A Nun in Rome: City of Echoes, City of IllusionsOctober 14, 2010
Because of the openness of her nature, Mary found it difficult to tolerate injustice, dishonesty, disobedience, and stupidity in other people. Yet, when it was necessary for her to point out these faults, she always did so with love and kindness as well as firmness. It took much courage. ~ from Blessed Mary MacKillop:A Woman Before Her Time by Father William Modystack, 1982.
Image Credit: 36 Hours in Rome
The following extrapolated from ‘The Miracles of Mary’ by Amanda Hooton, published Good Weekend, October 9 2010:
Mary MacKillop herself was in Rome between 1873 and 1874, seeking papal approval for her new and revolutionary order of Australian nuns. She’d co-founded the Sisters of St Joseph of the Sacred Heart (Josephites) in 1866, and in the next seven years she endured significant opposition – even wrongful excommunication – from some clergy, and increasing crticism from her cofounder.
On a personal level, she faced a chronic illness – perhaps some form of endometriosis – that gave her great pain and was accompanied by terrible migraines. It was this illness, for which she was prescribed brandy to help with pain, that later led to charges of drunkenness.
She had no money, and had to beg her passage to Italy, which was caught in the violently anti-religious aftermath of the wars of unification. She arrived in Rome under the pseudonym of Mrs MacDonald, dressed as a widow, with no passport, no money, no Italian, and, according to some sources, not even a hotel booking. She was 31 years old.
As it turned out, Rome was a turning point – as well as almost the midpoint – in her life.
“Though I loved Rome, Rome did not love me”, Sister Mary wrote, “for after the first month I was scarcely a day well in it”. The heat shattered her: day after day she was too sick to get up or eat or go to Mass. For a woman with so much determination about everything in life – and particularly about getting to Mass – this is really saying something.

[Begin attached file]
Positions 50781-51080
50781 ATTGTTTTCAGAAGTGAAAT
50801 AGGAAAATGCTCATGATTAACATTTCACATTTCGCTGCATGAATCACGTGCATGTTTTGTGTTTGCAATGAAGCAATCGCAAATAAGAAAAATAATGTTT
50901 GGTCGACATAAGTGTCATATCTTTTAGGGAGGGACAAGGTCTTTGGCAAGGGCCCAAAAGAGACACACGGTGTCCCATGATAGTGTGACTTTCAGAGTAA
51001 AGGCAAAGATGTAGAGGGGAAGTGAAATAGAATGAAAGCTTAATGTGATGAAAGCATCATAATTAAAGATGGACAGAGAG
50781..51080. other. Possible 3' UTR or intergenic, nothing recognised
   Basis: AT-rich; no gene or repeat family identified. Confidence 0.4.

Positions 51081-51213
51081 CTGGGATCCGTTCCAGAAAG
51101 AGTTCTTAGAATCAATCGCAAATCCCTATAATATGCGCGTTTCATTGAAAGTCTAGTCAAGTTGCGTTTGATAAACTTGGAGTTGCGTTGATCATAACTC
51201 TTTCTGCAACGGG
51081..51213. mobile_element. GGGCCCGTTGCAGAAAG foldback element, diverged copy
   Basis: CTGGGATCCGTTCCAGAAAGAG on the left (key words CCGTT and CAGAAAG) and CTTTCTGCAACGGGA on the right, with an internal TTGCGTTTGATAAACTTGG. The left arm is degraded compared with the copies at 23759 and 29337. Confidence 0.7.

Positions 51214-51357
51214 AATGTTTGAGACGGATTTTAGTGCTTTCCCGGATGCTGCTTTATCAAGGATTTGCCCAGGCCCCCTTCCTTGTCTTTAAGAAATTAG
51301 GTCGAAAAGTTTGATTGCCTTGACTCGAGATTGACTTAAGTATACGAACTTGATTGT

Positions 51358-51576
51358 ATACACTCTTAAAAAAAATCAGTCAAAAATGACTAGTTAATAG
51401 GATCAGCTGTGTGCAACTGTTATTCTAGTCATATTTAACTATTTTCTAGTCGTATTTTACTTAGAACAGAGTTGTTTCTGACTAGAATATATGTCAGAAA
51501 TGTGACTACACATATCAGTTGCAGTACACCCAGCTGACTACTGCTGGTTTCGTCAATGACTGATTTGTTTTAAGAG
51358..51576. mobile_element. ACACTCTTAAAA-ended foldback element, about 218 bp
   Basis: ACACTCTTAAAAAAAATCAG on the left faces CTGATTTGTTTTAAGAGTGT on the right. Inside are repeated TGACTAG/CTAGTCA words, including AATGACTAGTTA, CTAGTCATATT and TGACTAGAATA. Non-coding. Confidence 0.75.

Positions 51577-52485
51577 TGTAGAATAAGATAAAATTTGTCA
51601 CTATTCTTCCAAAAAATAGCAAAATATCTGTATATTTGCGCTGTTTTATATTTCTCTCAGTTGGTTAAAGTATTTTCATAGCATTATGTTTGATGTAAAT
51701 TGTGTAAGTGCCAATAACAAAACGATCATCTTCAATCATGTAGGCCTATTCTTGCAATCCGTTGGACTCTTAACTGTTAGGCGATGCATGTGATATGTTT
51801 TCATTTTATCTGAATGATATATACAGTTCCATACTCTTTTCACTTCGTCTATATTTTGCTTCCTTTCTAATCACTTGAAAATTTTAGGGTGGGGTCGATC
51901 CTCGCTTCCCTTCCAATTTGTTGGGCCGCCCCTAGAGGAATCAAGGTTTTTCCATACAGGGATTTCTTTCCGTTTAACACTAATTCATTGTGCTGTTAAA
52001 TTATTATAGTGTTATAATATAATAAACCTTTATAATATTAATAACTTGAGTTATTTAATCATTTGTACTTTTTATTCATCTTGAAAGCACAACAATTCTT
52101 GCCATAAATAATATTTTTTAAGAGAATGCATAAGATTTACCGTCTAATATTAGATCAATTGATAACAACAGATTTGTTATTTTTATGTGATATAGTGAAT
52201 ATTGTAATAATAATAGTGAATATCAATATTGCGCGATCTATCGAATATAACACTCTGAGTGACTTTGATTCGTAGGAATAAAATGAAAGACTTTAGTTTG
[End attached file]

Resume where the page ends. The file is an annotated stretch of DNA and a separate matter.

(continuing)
I, needless to say, do not have anything like Mary MacKillop’s grit, so I stagger into the shade at the base of a colonnade and breathe deeply. There is an entry in the shadows ahead, which is the beginning of a typical Vatican journey: up a winding staircase, past various guards, round various corners, and down a long, anonymous passage. “Take a wrong turn around here and no one will find you for 400 years”, says Tim Fischer, the Australian ambassador to the Holy See.
Eventually you come to a door. Not a terribly glamorous door, if the truth be known, nor a terribly glamorous passage, painted industrial cream and floored with the Vatican version of everyday marble. At this door, and beyond it, the heat of Rome is brown.
Unremarkable brown, with flickering dust motes in it: the colour of archives and folders, of filing cabinets and card catralogues; of the habits once worn by Mary MacKillop’s Josephite nuns.
And also, as it turns out, the colour of miracles.
Image Credit: Rhett A. Butler
…..And More Trials
News which gladdens some may well bring sorrow to others. This was the case with the news Mary brought from Rome. The Sisters rejoiced that now they had the approval of Rome, that they had held their first General Chapter, and that Mother Mary had been elected their first Mother-General, but Father Julian Woods was far from being content.